However, if the tests were perfectly accurate, Christians may still wonder if they should pursue genetic testing at all. There are two realities at work here, the individual and the societal. At the individual level, a Christian couple who pursues these tests may do so with the desire to prepare for any problems that may arise. And if there are ways to help the preborn baby by preventing disease or correcting issues, then accurate genetic testing could be helpful. 

Also, if a couple receives a positive diagnosis, tests such as these give them time to grieve, prepare, and lament what has occurred. A proper Christian response in the face of the brokenness that comes from some of these diseases includes weeping. We are not Stoics unmoved by circumstances and disconnected from the world and the people around us. Like our Savior, lamentation is appropriate in the face of death and sickness (John 11:36). So for the individual couple seeking only knowledge and how best to love their child, accurate genetic tests are a morally valid option.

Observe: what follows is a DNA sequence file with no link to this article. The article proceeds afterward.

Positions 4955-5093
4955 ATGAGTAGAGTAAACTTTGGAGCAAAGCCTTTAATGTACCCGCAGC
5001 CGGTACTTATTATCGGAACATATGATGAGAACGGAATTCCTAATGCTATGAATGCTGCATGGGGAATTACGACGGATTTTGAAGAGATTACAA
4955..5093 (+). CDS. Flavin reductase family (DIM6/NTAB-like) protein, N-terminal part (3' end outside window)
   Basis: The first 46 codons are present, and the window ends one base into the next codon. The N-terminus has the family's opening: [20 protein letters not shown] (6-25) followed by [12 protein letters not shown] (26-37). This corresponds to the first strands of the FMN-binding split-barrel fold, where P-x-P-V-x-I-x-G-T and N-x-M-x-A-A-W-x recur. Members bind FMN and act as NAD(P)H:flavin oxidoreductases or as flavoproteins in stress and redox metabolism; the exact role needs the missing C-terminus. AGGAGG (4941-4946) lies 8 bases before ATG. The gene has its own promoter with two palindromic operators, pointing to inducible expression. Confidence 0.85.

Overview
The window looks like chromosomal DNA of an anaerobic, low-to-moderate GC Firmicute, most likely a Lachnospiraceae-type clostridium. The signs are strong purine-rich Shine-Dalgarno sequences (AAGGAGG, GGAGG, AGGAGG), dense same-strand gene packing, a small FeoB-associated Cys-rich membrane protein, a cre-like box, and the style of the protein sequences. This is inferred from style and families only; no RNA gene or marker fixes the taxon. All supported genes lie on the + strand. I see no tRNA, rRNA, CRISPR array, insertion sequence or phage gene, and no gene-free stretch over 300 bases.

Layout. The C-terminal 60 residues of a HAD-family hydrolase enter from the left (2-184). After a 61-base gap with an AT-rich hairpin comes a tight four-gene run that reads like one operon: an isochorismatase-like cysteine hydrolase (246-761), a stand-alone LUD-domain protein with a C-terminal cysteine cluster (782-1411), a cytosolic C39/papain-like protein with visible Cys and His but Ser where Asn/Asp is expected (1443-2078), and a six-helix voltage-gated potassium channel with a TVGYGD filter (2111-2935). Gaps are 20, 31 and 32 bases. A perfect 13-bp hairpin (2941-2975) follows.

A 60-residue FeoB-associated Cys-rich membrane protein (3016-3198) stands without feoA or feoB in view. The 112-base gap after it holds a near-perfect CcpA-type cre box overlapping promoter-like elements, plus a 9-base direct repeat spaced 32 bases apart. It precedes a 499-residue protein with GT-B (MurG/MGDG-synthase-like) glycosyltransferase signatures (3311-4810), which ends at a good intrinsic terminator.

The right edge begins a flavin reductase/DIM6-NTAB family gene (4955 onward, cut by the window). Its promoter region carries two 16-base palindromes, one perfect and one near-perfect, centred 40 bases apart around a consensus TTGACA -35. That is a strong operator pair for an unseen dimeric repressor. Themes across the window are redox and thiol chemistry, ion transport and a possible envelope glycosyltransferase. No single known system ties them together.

Genetic testing in an abortion culture 

At the same time, Christians must recognize that their decisions are not atomistic or unrelated decisions that affect only the couple. The genetic tests are part of a larger medical landscape in which abortion is an option presented regularly by many doctors and healthcare providers. The history of eliminating vulnerable individuals who are undesirable because of deformity or the idea that they will be “unproductive” members of society has an ugly and bloody history. Earlier generations looked to sterilization of the unfit to improve society. In the present, entire categories of individuals have been almost eliminated because the diagnosis of an extra chromosome leads parents to opt for abortion.